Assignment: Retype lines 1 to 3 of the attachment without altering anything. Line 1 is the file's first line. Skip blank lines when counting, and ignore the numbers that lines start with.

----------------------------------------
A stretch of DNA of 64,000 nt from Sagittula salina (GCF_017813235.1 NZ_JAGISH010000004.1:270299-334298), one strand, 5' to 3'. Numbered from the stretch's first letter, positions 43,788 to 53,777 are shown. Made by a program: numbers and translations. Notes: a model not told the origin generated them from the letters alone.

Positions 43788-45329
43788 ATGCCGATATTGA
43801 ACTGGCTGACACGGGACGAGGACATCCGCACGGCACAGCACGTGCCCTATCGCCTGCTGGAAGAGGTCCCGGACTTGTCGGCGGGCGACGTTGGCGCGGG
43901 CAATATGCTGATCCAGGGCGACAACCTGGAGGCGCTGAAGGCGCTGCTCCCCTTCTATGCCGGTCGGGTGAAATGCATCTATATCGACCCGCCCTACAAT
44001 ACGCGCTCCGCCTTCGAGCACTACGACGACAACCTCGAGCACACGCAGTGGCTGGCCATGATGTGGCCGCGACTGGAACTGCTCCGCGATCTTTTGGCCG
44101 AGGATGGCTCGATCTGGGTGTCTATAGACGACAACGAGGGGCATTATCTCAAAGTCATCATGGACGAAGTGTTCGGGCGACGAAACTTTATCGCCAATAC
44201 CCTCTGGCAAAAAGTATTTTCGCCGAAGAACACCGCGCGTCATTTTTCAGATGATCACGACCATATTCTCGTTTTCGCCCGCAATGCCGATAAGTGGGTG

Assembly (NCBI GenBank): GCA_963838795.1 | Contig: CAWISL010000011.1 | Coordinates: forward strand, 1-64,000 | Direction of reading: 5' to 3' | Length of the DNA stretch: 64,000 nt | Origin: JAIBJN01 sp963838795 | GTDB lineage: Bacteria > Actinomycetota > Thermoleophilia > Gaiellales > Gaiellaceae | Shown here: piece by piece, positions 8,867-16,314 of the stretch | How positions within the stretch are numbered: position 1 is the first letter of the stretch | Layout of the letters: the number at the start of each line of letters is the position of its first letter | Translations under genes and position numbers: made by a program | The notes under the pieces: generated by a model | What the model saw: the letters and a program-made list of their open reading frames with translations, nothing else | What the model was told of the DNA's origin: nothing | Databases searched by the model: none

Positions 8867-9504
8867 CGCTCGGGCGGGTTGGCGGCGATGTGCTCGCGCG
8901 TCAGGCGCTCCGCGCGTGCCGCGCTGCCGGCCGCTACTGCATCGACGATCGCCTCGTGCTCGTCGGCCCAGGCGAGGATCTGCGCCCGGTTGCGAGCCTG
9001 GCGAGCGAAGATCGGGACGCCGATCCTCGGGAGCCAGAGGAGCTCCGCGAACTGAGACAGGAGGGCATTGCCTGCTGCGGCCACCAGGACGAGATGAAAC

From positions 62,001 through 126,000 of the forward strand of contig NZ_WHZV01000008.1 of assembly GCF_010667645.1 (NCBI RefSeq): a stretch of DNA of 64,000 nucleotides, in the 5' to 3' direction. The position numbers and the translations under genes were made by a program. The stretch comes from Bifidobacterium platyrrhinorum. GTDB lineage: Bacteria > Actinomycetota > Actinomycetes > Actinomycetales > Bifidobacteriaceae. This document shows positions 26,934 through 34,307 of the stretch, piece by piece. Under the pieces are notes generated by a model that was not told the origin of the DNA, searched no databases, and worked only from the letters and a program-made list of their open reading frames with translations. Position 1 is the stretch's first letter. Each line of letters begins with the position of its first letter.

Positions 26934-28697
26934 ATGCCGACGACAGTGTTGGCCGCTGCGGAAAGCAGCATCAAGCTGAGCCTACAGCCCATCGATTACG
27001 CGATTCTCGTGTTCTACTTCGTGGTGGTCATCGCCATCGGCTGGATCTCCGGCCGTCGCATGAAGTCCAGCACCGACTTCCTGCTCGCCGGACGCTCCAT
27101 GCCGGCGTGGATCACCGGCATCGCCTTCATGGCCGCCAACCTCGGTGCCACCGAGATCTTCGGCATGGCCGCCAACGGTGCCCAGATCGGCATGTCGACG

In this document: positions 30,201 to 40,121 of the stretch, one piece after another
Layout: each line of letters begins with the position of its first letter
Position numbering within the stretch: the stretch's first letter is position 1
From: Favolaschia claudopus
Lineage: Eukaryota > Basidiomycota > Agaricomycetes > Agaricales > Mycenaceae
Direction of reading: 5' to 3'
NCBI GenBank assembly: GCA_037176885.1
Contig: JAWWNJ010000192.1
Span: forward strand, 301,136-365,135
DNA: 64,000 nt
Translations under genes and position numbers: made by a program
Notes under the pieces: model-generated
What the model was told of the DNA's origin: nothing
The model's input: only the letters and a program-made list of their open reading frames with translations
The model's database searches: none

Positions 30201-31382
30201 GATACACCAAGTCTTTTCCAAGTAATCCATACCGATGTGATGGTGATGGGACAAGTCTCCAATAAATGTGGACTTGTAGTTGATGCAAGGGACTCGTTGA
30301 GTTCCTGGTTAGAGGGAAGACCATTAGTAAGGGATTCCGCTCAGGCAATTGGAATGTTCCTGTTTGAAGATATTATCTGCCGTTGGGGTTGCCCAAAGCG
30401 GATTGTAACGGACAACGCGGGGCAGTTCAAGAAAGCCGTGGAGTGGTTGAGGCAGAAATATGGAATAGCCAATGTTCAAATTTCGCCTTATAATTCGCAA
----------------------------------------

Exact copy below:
A stretch of DNA of 64,000 nt from Sagittula salina (GCF_017813235.1 NZ_JAGISH010000004.1:270299-334298), one strand, 5' to 3'. Numbered from the stretch's first letter, positions 43,788 to 53,777 are shown. Made by a program: numbers and translations. Notes: a model not told the origin generated them from the letters alone.

Positions 43788-45329
43788 ATGCCGATATTGA